Question: I’m a first-year racer and bought my current bike a year ago from a friend for $400. It weighs 22 pounds and has a triple crankset. To lighten my bike, where would I get the best bang for my buck: wheels, fork, frame or drivetrain? Or do I need to bite the bullet and invest in a whole new bike? — Scott P.
Coach Fred Matheny Replies: 20 years ago, we thought that a 22-pound bike was light and anything under 20 pounds was so gossamer as to be scary. Now the standard has changed so much that 14-18 pounds is the norm for high-quality road bikes, and the lower weight limit keeps dropping.
An extra 3-4 pounds won’t penalize you much on flat courses, but on long climbs you’ll lose about 2 seconds per mile for each extra pound of bike (or body) weight. That’s not a lot if you’re on a group ride or out training by yourself, but it could put you off the back in races.
The most cost-efficient way to get a significantly lighter bike would be to buy a new one. This way, you can get a lighter frame, a carbon fork with a carbon steerer tube, lighter wheels and higher-end (and therefore lighter) components.
If you keep your current frame but replace the triple crankset with a double and buy lighter wheels, it will make a difference you can feel. After that, replacing components would pare more weight. But when you finished, the bike still wouldn’t be superlight because of the frame, and you’d have spent a large portion of the price of a whole new bike.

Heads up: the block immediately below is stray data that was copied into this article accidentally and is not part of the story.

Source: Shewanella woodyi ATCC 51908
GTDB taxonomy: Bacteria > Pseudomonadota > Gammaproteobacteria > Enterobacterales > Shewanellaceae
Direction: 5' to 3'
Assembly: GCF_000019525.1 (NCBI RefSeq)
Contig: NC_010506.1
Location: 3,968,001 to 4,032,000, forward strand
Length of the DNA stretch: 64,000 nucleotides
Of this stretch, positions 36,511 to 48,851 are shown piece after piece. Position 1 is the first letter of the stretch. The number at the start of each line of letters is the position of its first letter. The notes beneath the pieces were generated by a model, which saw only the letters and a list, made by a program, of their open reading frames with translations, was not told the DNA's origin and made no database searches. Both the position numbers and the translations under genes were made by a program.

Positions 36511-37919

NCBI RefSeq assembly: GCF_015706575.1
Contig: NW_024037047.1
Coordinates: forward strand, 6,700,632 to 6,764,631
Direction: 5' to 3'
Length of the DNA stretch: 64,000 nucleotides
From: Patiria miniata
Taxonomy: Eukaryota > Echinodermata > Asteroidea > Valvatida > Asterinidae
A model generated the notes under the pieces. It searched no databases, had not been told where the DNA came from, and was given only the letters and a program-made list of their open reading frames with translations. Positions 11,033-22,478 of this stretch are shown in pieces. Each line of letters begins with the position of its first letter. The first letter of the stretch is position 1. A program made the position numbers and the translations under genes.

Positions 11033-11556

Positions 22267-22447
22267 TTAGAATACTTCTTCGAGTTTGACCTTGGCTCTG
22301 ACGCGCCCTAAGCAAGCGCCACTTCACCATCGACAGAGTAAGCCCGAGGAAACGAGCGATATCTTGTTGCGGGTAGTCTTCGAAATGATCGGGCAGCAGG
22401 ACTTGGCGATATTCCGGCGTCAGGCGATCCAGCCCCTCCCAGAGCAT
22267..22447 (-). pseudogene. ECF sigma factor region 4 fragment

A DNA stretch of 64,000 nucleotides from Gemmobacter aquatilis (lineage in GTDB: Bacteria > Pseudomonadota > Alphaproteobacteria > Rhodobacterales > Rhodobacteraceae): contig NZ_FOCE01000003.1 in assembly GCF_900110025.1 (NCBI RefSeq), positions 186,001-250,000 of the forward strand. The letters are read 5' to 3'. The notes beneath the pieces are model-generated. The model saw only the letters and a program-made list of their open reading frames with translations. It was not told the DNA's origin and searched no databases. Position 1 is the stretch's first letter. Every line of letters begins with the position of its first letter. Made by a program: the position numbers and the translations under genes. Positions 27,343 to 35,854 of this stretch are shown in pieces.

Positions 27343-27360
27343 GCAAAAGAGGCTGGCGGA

Another advantage of buying a new bike is that your old one can become your winter bike for training on wet, gritty roads. For this type of riding, a little extra weight isn’t a problem. Some riders even like lugging extra poundage up hills, believing it makes them stronger.
Coach Fred Matheny is an RBR co-founder who has four decades of road cycling and coaching experience. He has written 14 eBooks and eArticles on cycling training, available in RBR’s eBookstore at Coach Fred Matheny, including the classic Complete Book of Road Bike Training, which includes 4 eBooks comprising 250 pages of timeless, detailed advice and training plans. The Complete Book is one of the many perks of an RBR Premium Membership. Click to read Fred's full bio.